Finances: Day 1

This is part one of a series that falls more into the organizing your life for the future, not really the usual organizing the physical. But it’s something that I’m very passionate about and want to make all of you guys aware of the importance of being prepared.

Money background with a big question mark

Talking about finances is never a great subject, especially when it feels like no matter what you do, you’re always in the same place. No matter how many raises you get, the debt doesn’t decrease and the savings never increases. Student loans seem insurmountable.

There are so many different tips, tricks, techniques, hacks that claim to help. It can be absolutely overwhelming when you look at the THOUSANDS of posts and pins that describe what you can do to solve it. But…just like organizing your house, getting your finances in order is the same way: it needs to be personalized to what works for you and your family. So I can’t offer the best financial organizing tip to everyone out there. What is perfect for me may be the worst idea for you!

For me, I’ve found that I am not enough of an adult to use a credit card correctly. I loved getting the cash back and the points adding up. But it didn’t work for me. I’ve found that I tend to ignore how much money I’m spending when I don’t see it disappear every day. I struggled with it for years. It works for my husband, my mom, and potentially for you, but not for me. I need to see exactly where I stand. I get daily emails at 4:30 am from my bank, showing what exactly went into and out of my account the day before. On Mondays, when all of the weekend stuff pops in, I know exactly how much I have left for the remainder of the week until Friday’s payday.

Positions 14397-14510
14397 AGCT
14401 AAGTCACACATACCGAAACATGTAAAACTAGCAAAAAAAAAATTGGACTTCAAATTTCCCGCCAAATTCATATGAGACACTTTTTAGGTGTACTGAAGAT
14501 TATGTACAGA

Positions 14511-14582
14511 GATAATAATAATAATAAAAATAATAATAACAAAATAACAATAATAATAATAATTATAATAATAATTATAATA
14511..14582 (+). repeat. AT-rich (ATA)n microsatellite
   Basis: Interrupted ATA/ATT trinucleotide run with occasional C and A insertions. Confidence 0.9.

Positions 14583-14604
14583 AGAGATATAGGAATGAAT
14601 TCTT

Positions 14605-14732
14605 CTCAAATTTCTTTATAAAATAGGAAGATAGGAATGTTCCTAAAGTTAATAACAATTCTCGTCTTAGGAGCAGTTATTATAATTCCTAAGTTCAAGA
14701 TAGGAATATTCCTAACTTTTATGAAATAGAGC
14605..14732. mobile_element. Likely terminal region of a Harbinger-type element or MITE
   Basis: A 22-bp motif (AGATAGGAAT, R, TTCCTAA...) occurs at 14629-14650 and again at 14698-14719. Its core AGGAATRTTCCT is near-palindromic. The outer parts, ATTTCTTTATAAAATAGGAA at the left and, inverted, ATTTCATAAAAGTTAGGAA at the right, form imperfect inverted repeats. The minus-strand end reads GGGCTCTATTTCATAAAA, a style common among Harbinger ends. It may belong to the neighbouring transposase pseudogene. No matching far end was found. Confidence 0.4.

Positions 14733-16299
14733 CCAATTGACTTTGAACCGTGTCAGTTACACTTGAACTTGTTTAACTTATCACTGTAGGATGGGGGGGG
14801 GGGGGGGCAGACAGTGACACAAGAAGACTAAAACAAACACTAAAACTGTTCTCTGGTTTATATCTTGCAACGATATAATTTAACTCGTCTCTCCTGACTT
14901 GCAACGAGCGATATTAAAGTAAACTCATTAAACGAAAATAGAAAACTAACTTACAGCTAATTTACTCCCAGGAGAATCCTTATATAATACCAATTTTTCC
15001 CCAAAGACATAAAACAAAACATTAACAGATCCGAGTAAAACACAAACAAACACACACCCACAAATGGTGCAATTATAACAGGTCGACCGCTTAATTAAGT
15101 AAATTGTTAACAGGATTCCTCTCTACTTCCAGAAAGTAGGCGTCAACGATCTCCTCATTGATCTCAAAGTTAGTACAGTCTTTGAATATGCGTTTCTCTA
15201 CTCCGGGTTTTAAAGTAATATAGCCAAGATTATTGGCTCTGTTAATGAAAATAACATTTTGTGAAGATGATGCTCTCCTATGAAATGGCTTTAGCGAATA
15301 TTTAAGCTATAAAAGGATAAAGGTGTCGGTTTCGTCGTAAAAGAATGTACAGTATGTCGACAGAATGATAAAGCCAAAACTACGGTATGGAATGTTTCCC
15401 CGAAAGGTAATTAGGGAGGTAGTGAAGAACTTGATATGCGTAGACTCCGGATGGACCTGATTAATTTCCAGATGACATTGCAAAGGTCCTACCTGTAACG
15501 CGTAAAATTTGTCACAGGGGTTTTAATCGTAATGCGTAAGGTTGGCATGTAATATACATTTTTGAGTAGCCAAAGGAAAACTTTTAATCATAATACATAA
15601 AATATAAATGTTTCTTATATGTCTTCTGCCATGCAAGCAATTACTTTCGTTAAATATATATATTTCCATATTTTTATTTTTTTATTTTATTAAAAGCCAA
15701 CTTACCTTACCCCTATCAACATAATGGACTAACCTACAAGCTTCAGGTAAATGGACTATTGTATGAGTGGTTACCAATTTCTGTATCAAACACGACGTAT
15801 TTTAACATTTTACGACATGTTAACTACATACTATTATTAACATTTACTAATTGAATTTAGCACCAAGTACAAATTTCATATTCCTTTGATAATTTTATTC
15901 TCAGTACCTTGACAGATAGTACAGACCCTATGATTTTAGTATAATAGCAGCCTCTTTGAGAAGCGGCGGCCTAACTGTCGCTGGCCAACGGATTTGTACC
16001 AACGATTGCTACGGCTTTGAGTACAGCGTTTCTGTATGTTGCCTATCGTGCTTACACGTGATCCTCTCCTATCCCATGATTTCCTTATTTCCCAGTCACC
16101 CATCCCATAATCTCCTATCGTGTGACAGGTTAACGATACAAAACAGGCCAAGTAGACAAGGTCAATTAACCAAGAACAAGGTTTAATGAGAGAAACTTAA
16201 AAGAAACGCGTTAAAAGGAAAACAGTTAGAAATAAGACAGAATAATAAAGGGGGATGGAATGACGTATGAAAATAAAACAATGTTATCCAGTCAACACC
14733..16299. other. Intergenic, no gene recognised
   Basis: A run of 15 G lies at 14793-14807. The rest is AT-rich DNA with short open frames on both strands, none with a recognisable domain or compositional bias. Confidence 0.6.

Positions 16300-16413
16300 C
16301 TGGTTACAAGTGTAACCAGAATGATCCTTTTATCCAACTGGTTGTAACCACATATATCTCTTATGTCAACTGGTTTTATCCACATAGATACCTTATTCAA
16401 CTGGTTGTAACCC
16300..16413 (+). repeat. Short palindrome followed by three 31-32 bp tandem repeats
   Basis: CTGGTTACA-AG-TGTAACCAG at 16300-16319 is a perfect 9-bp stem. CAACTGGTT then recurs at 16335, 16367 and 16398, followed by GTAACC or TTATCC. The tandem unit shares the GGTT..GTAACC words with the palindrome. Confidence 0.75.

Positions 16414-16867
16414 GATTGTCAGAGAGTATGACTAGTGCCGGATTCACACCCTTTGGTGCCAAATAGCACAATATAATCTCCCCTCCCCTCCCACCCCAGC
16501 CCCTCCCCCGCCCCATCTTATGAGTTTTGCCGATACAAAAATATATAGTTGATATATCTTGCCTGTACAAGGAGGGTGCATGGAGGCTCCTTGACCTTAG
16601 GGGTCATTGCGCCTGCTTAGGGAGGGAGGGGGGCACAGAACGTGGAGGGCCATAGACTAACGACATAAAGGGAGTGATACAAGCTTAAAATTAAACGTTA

Side note: I originally typed the sentence above as “how much I have left to spend for the remainder of the week, “showing a perfect example of  how NOT to think about money. Which leads me to my final thought on the subject:

The best thing I’ve found for me is to pay yourself first. I get paid every other Friday and I set up automatic transfers of money that day from my checking to my savings accounts, the kid’s savings account, and college funds on those days. My retirement funds are automatic from my paycheck. If I were really good, I would set it up so I can’t access my savings account so easily on my bank app. But I’m not that good. Maybe one day.

If you need help taking that first step in getting your finances organized, contact me.

2 thoughts on “Finances: Day 1

  1. Jessica F

    I think you are very wise in recognizing the things that could trip you up and trying to arrange reminders and such that help you stay on track. I’m a big believer that relying on willpower alone is a rough way to go – having something to streamline a tricky process or nudge you in the right direction can make a big difference. 🙂


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